Successful development of methane hydrates could throw a wrench into liquefied-natural-gas megaprojects such as Australia’s $50 billion Gorgon development led by Chevron Corp., experts say.
“It would make me have pause about investing billions of dollars in an LNG export terminal,” said Christopher Knittel, an energy economics professor at the Massachusetts Institute of Technology in Cambridge.
Not all observers think that the costs can come down enough to make methane hydrate viable. But plenty of countries, particularly in Asia, are planning to try.
China plans to host an international conference on methane hydrate in 2014.
India is contemplating a push to develop the vast quantities of methane hydrate discovered off its coast in the Indian Ocean in 2006, according to the U.S. Geological Survey, a part of the U.S. Department of Interior that conducts scientific research.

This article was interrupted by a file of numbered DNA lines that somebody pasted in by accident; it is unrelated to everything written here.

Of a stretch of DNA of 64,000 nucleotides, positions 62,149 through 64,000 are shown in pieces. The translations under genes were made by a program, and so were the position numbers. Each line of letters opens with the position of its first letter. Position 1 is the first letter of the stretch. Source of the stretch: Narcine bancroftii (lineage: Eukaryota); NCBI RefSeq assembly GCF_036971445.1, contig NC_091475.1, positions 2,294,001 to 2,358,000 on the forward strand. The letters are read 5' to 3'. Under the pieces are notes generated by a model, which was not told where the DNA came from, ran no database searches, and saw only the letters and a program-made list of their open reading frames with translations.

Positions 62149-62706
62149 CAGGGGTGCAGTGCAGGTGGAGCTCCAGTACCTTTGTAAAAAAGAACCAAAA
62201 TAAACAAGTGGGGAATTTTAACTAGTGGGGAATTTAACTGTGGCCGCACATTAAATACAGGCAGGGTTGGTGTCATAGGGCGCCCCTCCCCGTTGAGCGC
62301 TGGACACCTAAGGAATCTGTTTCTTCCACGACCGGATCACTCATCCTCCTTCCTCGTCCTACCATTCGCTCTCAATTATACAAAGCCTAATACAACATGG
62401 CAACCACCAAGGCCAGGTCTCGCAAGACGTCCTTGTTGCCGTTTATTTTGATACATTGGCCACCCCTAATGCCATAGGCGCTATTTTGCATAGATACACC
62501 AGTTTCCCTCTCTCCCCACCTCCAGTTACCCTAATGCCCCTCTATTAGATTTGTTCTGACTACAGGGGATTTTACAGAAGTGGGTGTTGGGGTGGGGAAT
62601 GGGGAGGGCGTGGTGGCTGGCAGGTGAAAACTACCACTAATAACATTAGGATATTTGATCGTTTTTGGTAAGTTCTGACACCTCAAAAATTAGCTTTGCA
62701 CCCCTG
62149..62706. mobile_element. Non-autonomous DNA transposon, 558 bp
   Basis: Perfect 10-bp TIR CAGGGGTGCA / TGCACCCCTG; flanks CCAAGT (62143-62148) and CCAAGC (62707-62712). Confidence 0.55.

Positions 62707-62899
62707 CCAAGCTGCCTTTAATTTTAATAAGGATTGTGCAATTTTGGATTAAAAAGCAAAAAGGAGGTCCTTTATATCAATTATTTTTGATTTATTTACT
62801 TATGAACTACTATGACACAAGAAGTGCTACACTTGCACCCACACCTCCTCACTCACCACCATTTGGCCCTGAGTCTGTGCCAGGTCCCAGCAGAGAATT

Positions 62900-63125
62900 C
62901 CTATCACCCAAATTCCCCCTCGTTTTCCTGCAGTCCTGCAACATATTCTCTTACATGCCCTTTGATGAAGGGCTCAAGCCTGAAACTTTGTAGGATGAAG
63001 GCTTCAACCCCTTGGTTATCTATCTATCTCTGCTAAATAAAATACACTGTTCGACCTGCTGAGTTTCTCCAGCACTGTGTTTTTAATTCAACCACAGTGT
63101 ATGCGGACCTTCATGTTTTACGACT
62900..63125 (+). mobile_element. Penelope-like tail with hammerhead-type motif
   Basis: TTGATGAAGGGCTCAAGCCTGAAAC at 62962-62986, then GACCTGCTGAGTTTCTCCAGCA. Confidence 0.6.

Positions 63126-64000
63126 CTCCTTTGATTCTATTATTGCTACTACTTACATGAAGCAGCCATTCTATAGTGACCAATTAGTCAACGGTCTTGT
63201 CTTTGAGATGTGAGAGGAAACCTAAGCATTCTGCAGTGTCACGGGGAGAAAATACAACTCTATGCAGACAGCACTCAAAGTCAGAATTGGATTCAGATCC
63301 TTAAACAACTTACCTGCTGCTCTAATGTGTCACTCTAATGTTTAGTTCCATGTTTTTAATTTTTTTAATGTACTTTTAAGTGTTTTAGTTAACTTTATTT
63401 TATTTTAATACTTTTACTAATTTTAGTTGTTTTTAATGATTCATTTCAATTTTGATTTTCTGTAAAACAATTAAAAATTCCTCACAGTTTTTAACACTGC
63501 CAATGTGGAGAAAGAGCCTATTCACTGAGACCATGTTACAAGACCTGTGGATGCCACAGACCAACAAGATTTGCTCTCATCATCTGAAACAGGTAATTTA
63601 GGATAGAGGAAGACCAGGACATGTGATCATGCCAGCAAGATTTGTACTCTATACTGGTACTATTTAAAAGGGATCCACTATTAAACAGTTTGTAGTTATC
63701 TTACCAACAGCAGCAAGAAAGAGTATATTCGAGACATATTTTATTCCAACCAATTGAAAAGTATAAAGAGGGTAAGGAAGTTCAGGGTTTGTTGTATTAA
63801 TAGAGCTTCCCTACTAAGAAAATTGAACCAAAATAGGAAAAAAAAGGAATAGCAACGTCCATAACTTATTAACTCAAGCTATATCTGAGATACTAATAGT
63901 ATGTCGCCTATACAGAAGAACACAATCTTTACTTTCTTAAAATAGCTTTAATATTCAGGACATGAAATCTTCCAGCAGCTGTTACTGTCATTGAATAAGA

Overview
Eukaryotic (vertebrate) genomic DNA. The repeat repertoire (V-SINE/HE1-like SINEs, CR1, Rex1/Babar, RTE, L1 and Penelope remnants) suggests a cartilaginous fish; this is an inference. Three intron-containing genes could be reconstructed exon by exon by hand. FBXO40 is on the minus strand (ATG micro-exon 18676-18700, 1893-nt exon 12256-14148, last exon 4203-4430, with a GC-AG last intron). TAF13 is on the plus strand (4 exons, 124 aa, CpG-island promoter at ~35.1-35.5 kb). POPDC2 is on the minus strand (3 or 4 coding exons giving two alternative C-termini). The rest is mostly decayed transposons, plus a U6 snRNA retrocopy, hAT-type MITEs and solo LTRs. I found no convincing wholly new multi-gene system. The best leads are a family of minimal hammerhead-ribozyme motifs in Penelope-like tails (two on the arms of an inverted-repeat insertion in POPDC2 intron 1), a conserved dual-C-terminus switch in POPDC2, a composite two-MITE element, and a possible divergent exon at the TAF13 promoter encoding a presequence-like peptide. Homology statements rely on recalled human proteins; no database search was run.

In the U.S., scientists explored the northern Gulf of Mexico in May to map some of the 6.7 quadrillion cubic feet of methane-hydrate clusters believed to be underwater there. The Consortium for Ocean Leadership, a nonprofit group of researchers, is now trying to convince the Department of Energy to lend it a research drilling ship to do more tests.
“There are a huge amount of people internationally working in this area,” said Carolyn Ruppel, head of the gas hydrates project at the USGS. “A lot of national governments have gotten into the game.”
The most optimal places to harvest methane hydrate are near where the continental shelf transitions to the deep ocean, areas difficult to access from sea level.